He was gone for three days, spending time assisting students who were caught up in protesting during the Orangeburg Massacre in 1968. Her father was among those that took injured students 45 miles away to the Good Samaritan-Waverly Hospital in Columbia, South Carolina because of segregation.
Robinson endured to become the first member of her family to earn a medical degree. She started at Meharry Medical College during the summer of 1983, after getting married in December 1982.
Robinson ran a private practice in South Carolina for 10 years before she and her husband moved to Tallahassee with their 10-year-old son, Parker. She made the move in response to an offer to help establish an intensive care unit in Quincy.
That deal went sour and Robinson found herself at Bond, where she worked briefly part time. Within two months, she found herself reconsidering her future after she left Bond.
By then, she had established a friendship with co-worker Cyndi Evans. She watched as Robinson changed the culture around the clinic and established a standard that calls for treating every patient the same.
Robinson was able to make headway in bringing change to the clinic because of her willingness to include staff in some decision making.
“One of her favorite sayings is ‘we’re at the kitchen table,’ ” Evans said. “She would always use that analogy whenever some conversation needed to be had or if it’s one of those conversations that is not very comfortable to have. Her word is we are at the kitchen table now so basically we can all talk.”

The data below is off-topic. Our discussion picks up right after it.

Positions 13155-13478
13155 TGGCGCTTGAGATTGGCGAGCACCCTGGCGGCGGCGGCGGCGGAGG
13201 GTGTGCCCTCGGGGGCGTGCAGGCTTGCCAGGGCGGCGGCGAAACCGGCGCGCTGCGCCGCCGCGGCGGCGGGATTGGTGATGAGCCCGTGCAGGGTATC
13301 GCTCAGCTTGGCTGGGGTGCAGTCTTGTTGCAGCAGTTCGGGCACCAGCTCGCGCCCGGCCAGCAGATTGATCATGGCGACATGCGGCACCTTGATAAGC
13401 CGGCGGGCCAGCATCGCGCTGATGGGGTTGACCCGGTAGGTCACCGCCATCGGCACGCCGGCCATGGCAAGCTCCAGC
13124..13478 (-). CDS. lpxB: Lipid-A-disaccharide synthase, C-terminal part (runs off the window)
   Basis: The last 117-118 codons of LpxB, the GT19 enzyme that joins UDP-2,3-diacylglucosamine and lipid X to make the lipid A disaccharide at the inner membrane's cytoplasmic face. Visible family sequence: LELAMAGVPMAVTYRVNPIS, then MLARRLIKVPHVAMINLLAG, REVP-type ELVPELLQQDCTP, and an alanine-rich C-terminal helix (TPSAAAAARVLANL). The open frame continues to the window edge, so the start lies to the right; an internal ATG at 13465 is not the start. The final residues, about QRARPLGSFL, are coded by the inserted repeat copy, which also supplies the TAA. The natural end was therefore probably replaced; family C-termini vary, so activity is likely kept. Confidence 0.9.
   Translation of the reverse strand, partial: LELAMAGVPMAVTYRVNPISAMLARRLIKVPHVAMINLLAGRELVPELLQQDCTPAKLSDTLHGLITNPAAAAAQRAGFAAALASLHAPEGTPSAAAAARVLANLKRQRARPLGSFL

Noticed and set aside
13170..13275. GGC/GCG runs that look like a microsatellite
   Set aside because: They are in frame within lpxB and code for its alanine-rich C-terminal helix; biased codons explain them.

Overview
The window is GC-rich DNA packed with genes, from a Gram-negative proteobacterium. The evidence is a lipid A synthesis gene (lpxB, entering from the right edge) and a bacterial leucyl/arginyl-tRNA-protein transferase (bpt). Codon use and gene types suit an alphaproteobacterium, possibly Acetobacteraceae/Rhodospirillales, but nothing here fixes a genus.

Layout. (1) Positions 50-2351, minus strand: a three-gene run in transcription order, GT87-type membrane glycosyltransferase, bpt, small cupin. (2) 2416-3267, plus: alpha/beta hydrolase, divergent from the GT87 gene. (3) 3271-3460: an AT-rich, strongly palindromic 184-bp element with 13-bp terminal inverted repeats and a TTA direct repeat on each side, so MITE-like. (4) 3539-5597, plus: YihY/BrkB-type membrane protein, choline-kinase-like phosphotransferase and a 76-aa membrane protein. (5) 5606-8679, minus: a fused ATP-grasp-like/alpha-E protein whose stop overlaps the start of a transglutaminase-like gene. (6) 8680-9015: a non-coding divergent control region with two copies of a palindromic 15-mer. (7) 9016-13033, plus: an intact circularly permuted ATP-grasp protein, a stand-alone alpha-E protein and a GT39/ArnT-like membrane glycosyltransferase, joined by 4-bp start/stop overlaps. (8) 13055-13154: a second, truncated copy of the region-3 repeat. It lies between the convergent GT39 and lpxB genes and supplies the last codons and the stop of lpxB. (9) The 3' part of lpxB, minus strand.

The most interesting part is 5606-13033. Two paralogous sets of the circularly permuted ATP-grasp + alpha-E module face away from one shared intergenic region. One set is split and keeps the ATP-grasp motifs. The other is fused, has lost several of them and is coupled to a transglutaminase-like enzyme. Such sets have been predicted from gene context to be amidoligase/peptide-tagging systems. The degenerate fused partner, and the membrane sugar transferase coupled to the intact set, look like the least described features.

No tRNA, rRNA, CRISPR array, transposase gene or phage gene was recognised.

Evans, a nurse practitioner who is in her 16th year at Bond, said Robinson is sometimes referred to as “the ambassador” because of her constant advocacy for the clinic.
An even bigger upside is Robinson’s willingness to train up her staff, Evans said.
“As far as my growth as a healthcare provider and as a person, I’ve learned so much by watching her,” Evans said. “She can adapt to whatever audience is in front of her and do it with such ease that you don’t feel as though she is looking down at you or any of that.”
Admittedly, Robinson gets a lot of her inspiration from her staff and providing healthcare to mostly people from low income communities.
“I have good days when I’m excited and charged up,” she said. “I have other days when I say why am I doing this, and then I look at the staff and I draw energy from them. Then I see my patients and I see the good that we are doing in the community. That’s what keeps me going.”